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Learning composition with Music Delta

Anders Kallevik teaches 10th grade math, music and social studies at Olsvik school; a combined elementary and high school in Laksevåg, Norway. When teaching music he uses Music Delta; a fun, interactive application for teaching music history, theory and appreciation. Available in both English and Norwegian; it contains courses, tests and a database of songs within many genres - from classical to contemporary. It also includes a great tool for remixing music, called MasterMixer.

Anders and his students (Photographer: Marit Hommedal)

Anders and his students use Music Delta as an application within itslearning, which provides them with many benefits. The app remembers everything they’ve done; the music they’ve created, the chapters they’ve read, the questions they’ve answered, etc. Music Delta allows students to learn at their own pace and repeat sections as needed, which promotes individualised learning. Anders can log in as an administrator and check each student’s profile to view their progress.

In Anders’ opinion, composition training is Music Delta’s best feature. Students can re-record vocals, remix tracks and rearrange the structure of each song in the database. Work is saved on a cloud-based server which allows students to store up to ten songs of five minutes each. Music Delta and itslearning can be accessed from anywhere, so students can begin a composition at school, continue at a friend’s house and finish at home.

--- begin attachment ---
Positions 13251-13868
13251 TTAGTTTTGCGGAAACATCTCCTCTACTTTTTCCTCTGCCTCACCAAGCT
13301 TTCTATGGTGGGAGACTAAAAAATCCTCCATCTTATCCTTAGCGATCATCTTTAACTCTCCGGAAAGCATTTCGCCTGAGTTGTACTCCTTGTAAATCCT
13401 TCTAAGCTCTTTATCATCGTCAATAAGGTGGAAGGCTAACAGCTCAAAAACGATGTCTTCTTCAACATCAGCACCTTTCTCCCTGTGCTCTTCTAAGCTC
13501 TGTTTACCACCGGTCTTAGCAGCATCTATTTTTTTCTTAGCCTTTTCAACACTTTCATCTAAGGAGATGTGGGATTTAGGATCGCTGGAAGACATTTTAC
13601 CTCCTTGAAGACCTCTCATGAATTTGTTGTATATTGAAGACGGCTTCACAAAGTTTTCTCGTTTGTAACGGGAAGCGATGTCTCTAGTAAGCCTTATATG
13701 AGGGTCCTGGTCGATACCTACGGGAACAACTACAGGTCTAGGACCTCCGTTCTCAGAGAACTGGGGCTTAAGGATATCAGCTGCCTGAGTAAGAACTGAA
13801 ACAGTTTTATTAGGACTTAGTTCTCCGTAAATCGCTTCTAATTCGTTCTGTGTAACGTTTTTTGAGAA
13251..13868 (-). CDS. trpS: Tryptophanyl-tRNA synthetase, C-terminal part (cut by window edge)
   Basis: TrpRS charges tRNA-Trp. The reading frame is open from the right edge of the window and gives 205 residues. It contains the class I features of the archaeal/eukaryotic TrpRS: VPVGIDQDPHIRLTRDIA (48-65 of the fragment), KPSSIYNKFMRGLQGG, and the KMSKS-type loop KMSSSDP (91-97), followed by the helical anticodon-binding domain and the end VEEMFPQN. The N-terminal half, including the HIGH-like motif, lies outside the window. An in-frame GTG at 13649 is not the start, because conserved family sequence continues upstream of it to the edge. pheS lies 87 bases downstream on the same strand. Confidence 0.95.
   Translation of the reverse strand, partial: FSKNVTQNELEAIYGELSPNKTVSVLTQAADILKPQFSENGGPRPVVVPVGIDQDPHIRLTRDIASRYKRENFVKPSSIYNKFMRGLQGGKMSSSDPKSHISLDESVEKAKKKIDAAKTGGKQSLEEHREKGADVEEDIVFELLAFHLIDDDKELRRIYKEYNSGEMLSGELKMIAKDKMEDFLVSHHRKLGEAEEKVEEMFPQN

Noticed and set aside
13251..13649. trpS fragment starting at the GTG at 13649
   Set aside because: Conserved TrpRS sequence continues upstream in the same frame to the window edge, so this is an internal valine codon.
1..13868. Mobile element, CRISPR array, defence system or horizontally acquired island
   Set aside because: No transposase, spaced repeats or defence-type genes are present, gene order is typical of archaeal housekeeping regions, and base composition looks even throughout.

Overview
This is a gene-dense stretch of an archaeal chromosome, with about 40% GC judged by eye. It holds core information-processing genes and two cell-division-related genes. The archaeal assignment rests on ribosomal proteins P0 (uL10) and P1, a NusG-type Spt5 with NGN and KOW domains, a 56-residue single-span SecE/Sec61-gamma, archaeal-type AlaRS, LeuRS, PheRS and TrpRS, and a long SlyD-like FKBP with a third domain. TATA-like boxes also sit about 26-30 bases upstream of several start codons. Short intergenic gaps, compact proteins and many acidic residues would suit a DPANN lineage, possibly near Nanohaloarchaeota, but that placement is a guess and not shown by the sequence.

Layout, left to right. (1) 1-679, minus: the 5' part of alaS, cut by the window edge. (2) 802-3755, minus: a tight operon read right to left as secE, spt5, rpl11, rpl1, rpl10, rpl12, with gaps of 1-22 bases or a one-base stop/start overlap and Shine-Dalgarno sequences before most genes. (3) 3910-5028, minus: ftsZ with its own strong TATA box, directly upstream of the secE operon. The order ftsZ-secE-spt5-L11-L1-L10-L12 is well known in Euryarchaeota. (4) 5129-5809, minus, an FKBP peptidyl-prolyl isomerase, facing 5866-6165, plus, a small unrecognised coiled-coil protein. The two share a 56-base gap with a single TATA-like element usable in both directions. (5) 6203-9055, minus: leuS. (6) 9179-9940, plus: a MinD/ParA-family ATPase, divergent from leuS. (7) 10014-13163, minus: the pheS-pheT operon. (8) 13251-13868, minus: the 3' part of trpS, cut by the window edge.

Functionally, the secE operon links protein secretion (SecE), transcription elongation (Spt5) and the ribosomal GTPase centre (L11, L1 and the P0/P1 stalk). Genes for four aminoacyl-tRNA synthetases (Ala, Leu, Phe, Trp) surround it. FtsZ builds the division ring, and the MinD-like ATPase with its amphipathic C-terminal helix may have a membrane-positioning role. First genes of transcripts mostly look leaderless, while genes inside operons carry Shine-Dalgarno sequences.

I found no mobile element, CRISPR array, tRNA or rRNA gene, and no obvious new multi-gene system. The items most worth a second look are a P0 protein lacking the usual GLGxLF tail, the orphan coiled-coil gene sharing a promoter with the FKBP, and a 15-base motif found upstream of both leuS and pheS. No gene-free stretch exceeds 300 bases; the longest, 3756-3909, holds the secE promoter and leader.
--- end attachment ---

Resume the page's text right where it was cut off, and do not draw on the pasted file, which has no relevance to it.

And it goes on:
The app provides students with links to each composition, allowing them to share their creations with fellow students or post them to social media sites. These links can be easily added to itslearning assignments and submitted to teachers:

Above is a screenshot (in Norwegian) of an assignment containing a Music Delta song link

When compositions files are opened, they display drum, bass, guitar, etc. in individual tracks:

Anders’ students really enjoy Music Delta and they often ask to use it. “We composed for an entire month last year. Our next assignment will be to combine pop and classical music within one song. In the past we’ve had projects that combined English and Music classes – students had to write a rap song in English class and record a background for it in Music class,” he explains.

Anders sometimes embeds student compositions into discussion threads and asks his pupils to comment on each other's music. He posts outstanding student compositions on his course bulletin board. Here's an example of how that might look:

Each time Anders’ students finish a Music Delta session, they fill out a log in their itslearning Working Portfolio detailing what they’ve done, who they worked with and any questions they have. Anders reviews each student’s log, answers their questions and writes helpful comments whenever necessary. 

Anders said that in Norway, a third of each student’s music grade is based on composition. “Before computers were introduced to Norwegian schools, music and composition were taught using instruments like recorders and xylophones; not the kind of music you meet out in the real world”. With Music Delta, students can compose the type of music they hear on the radio. “It’s more efficient and sounds good immediately, with just a couple of clicks of the mouse.”

To read more about Music Delta please visit the Music First website.

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